RE David Crummack’s letter ‘Country ways handed down through centuries’, August 3.
His point isn’t instantly obvious, but I will assume that he is saying, “will everyone leave us alone to kill whatever it is we enjoy killing”.
He gave two examples of birds whose numbers have been decimated, allegedly by foxes and badgers.
The truth, however, is not as simple as some country folk.
In 1999, a study by The British Trust for Ornithology and the RSPB, concluded that farming changes were largely to blame for a decline in lapwing numbers, especially the switch from spring to autumn sowing, which restricts nest sites, and the loss of grassland and increased pesticide use, which limited food availability.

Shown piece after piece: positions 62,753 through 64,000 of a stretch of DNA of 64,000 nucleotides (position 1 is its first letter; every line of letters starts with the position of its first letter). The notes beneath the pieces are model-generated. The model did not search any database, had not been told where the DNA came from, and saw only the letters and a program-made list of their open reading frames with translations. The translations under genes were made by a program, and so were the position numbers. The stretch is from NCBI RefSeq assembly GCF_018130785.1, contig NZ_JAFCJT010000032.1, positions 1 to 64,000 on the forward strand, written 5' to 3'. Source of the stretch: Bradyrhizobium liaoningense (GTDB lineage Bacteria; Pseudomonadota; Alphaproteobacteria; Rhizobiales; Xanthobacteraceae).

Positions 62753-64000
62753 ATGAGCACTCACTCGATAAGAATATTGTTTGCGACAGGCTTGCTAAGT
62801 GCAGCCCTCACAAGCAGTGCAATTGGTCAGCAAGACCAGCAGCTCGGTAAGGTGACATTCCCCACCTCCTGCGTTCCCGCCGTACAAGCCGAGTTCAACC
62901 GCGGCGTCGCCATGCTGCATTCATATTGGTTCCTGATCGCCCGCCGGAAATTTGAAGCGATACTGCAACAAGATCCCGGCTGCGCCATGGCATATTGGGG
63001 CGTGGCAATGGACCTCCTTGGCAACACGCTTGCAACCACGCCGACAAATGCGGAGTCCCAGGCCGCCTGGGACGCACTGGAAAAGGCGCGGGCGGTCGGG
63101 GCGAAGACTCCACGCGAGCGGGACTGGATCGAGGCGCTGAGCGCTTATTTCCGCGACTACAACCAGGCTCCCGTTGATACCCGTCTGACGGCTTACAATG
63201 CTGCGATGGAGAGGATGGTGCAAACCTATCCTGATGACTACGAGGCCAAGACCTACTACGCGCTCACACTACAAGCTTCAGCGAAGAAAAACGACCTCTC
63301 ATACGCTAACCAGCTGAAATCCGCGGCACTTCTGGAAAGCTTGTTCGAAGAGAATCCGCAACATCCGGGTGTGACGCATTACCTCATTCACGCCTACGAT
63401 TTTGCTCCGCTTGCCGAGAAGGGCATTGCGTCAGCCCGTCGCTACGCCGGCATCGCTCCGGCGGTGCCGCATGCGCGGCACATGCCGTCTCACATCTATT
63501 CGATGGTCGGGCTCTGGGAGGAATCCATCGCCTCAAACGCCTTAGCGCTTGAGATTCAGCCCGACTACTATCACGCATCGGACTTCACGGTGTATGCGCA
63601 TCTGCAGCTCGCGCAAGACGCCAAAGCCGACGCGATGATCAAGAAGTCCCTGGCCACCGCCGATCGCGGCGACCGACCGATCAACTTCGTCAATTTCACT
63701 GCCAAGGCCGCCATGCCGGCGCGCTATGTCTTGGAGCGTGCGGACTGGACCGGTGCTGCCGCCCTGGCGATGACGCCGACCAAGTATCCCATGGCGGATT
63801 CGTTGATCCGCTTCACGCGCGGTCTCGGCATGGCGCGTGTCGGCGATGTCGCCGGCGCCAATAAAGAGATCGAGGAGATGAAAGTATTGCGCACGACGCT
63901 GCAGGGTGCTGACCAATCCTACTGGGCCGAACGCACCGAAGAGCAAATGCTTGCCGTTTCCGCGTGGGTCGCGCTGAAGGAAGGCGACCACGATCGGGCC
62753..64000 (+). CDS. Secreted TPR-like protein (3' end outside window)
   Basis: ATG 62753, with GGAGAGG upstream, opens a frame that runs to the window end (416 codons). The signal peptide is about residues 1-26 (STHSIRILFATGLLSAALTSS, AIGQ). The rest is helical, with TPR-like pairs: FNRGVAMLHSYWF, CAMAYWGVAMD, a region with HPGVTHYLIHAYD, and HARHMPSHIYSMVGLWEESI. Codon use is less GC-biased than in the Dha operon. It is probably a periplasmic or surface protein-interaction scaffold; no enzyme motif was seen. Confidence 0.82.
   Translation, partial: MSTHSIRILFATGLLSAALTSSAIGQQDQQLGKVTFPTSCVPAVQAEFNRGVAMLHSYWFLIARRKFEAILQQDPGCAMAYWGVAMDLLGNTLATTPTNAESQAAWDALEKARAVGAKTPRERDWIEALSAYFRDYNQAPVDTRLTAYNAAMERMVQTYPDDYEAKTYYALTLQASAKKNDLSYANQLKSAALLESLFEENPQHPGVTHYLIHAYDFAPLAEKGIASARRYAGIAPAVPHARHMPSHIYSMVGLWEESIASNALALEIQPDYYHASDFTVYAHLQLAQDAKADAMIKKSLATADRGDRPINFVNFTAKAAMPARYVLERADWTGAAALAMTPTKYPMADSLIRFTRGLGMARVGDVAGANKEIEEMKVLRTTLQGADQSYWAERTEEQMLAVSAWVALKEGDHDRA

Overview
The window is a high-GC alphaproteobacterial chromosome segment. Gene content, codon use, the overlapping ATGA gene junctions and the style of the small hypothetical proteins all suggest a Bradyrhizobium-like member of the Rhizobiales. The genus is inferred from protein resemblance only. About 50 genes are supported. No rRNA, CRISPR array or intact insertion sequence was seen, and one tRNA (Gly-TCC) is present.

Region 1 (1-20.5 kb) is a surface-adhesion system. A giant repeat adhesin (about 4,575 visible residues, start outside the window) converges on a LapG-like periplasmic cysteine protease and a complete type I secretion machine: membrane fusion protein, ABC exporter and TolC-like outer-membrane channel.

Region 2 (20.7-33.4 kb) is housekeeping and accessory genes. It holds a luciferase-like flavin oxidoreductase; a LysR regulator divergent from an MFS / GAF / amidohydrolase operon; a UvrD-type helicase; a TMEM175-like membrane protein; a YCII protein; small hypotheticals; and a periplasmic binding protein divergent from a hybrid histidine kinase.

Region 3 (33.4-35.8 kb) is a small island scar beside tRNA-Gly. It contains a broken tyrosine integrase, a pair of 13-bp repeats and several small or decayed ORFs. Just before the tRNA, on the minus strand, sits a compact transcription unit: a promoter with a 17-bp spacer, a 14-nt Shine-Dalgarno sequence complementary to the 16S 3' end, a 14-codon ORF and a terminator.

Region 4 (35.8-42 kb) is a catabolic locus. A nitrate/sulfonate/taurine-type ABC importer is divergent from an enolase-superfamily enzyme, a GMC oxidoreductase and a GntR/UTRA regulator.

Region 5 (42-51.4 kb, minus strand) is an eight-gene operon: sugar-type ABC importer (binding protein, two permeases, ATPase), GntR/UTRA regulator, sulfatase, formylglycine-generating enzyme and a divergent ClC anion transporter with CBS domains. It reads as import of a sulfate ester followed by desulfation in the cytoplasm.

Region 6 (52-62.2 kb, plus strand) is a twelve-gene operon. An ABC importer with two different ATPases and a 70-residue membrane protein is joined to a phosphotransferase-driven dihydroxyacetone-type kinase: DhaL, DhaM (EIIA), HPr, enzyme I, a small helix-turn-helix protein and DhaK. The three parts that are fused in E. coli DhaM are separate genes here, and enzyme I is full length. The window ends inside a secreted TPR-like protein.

Another survey, by the RSPB, this time of curlew numbers, again put most of the blame on agricultural intensification and moorland however, claim that fox control could also help.
However, before we condone the killing of foxes, or farmers, to protect curlews, we need to know why some people would like to artificially boost curlew numbers. For that, you only need to read a past edition of Wildfowling Magazine International in which a call was made to remove the curlews’ protected status to allow ‘a new generation of fowlers’ to ‘experience the magic of curlew shooting’.
Leave the likes of Mr Crummack to run the countryside – there isn’t a hope in hell of that happening I’m pleased to say.
Tommy Woodward, Pickering